Rectangular fins are used extensively to increase the rates of convection heat transfer from systems, because such fins are simple and cheap, to manufacture. Providing adequate cooling of printed circuits boards has recently motivated experiments on the use of longitudinal fins to enhance heat transfer in rectangular channels. The heat transfer, to the fluid flowing through a channel by th heat dissipating surfaces can be obtained mainly by using the mechanisms of heat transfer by forced convection, natural convection and by radiate heat transfer.

Examples are seen on motorcycle engines, electric motor casings, gearbox casings, electronic heat sinks, transformer casings and fluid heat exchangers. Extended surfaces may also be an unintentional product of design. Look for example at a typical block of holiday apartments in a ski resort, each with a concrete balcony protruding from external the wall. This acts as a fin and draws heat from the inside of each apartment to the outside. The fin model may also be used as a first approximation to analyze heat transfer by conduction from say compressor and turbine blades.


The velocity boundary layer on a flat plate LAMINAR AND TURBULENT BOUNDARY LAYER

In convection problems it is essential to determine whether the boundary layer is laminar or turbulent. The convective coefficient h will depend strongly on which of these conditions exists. There are sharp differences between laminar and turbulent flow conditions. In laminar boundary layers the fluid motion is highly ordered. Fluid particles move along streamlines. In contrast, fluid motion in the turbulent boundary layer is highly irregular. The velocity fluctuations that exist in this regular form of fluid flow result in mixing of the flow and as a consequence enhance the convective coefficient significantly.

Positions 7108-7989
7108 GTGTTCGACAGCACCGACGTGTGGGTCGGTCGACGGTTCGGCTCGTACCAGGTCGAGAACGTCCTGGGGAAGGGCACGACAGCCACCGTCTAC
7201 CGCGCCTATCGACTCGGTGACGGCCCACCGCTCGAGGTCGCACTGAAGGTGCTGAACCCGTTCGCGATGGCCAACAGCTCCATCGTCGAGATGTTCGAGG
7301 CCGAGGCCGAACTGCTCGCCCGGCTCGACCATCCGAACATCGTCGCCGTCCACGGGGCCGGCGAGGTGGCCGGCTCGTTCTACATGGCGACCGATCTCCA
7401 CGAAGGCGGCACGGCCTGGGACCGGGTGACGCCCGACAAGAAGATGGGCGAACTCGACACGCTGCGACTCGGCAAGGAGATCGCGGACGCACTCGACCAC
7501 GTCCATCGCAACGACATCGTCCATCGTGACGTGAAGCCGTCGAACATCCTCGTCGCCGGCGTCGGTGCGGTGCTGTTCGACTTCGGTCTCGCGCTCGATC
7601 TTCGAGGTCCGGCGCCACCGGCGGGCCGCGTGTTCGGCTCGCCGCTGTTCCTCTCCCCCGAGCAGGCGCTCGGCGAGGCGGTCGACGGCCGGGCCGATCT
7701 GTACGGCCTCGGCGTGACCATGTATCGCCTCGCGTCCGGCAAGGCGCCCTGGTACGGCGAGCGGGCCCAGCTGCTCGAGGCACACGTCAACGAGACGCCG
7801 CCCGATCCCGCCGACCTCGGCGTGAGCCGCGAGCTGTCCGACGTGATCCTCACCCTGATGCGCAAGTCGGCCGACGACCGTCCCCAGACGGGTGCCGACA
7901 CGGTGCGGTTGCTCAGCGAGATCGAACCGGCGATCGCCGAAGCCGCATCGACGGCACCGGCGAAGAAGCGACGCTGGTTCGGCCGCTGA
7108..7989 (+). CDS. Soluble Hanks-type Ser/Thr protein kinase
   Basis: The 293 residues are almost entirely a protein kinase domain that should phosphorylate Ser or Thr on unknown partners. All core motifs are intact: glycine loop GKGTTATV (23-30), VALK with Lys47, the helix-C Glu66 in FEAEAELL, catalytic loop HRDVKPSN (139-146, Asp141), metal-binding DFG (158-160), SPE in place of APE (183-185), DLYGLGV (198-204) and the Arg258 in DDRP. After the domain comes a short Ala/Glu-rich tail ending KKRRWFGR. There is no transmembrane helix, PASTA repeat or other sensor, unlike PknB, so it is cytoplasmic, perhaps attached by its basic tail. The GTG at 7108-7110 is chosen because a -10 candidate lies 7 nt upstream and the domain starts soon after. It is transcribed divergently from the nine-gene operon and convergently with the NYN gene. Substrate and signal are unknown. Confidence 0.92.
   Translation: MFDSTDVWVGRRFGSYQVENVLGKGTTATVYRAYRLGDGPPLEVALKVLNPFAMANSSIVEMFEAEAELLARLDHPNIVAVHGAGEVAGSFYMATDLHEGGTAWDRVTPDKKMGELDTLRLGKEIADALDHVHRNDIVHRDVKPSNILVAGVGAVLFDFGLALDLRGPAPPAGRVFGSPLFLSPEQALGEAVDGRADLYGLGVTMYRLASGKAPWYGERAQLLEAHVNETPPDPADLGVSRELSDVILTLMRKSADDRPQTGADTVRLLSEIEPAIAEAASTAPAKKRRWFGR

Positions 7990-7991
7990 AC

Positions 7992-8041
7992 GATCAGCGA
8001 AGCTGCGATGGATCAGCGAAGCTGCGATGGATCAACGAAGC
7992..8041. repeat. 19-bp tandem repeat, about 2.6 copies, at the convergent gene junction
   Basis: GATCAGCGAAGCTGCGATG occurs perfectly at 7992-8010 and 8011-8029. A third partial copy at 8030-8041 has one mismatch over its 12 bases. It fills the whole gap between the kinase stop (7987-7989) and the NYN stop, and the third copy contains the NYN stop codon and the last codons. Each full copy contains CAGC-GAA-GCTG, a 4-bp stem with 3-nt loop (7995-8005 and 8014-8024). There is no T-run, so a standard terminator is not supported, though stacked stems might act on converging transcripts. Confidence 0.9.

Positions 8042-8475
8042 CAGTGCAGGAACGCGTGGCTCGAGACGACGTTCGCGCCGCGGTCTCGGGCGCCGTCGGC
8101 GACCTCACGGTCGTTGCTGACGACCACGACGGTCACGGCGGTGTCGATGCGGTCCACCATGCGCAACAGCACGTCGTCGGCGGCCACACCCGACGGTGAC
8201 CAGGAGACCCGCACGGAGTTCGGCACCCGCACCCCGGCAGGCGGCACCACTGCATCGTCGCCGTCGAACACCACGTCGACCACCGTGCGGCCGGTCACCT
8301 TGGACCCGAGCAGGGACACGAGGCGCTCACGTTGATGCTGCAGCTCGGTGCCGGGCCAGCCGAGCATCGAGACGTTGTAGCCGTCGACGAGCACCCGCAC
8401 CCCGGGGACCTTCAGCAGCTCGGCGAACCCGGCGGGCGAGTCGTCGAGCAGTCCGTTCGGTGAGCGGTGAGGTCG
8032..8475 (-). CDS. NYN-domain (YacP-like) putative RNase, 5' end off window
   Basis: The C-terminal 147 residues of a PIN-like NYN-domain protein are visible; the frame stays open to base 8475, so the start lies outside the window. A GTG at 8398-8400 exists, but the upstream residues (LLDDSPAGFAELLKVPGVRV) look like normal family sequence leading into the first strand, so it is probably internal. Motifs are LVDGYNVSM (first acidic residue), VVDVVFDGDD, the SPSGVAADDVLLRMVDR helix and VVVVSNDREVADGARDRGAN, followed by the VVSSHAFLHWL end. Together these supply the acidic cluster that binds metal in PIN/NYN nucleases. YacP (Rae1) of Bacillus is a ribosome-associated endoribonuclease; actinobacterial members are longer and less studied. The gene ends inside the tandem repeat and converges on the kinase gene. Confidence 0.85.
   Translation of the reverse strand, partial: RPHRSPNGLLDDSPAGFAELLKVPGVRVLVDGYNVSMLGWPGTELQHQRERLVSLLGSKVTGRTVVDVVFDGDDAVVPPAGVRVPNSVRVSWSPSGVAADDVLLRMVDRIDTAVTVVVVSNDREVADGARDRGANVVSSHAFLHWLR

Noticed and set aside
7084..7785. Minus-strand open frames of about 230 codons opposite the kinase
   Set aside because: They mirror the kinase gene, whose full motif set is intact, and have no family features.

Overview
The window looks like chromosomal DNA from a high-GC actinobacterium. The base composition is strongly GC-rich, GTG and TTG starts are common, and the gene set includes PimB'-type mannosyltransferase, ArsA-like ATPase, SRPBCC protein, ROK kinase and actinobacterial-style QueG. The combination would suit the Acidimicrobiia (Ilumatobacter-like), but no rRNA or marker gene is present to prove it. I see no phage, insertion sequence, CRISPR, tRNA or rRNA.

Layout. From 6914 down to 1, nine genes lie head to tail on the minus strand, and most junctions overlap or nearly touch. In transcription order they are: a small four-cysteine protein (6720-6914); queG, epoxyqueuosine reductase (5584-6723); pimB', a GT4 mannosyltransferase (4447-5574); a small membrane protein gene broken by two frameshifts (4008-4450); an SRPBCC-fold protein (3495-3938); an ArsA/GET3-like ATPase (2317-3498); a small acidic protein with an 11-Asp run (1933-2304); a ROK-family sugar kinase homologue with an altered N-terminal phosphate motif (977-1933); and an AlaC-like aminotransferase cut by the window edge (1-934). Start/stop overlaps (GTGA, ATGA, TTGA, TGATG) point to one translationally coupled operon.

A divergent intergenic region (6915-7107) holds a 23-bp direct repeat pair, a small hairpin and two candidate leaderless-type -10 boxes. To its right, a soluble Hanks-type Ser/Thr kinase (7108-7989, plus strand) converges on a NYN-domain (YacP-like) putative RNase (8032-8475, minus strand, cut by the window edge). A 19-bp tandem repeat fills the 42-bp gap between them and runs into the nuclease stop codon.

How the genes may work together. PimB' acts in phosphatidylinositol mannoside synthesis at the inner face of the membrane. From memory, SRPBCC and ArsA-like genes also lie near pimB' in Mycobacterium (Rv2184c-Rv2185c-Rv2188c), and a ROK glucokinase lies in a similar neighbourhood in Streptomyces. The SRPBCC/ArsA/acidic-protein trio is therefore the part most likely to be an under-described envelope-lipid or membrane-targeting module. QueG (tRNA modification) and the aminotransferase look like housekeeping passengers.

Figure shows the flow over a flat plate where the boundary layer is initially laminar. At some distance from the leading edge fluid fluctuations begin to develop. This is the transition region. Eventually with increasing distance from the leading edge complete transition to turbulence occurs. This is followed by a significant increase in the boundary layer thickness and the convective coefficient. Three different regions can be seen in the turbulent boundary layer. The laminar sub layer, the buffer layer and turbulent zone where mixing dominates. The location where transition to turbulence exists is determined by the value of the Reynoldss number which is a dimensionless grouping of variables.